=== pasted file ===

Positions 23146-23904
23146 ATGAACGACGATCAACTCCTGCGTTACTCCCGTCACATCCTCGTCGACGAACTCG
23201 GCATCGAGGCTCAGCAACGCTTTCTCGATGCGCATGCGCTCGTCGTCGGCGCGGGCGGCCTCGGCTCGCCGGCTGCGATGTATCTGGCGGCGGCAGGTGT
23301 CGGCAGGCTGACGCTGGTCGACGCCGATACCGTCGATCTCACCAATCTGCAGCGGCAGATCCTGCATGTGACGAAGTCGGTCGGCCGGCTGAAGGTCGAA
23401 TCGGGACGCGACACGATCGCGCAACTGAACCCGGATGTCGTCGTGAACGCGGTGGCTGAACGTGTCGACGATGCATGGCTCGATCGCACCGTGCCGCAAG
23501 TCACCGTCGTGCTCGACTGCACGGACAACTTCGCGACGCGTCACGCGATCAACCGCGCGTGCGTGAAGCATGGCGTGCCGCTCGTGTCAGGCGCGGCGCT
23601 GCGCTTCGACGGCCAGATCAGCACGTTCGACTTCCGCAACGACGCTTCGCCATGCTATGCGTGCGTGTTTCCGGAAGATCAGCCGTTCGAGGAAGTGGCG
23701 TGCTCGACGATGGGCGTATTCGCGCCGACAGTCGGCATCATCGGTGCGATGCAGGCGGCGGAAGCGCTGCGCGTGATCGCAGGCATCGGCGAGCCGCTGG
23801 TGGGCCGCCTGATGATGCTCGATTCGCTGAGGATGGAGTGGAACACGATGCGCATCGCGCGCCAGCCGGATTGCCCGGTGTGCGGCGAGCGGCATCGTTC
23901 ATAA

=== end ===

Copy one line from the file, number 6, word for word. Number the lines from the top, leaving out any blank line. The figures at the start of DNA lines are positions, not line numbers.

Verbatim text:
23501 TCACCGTCGTGCTCGACTGCACGGACAACTTCGCGACGCGTCACGCGATCAACCGCGCGTGCGTGAAGCATGGCGTGCCGCTCGTGTCAGGCGCGGCGCT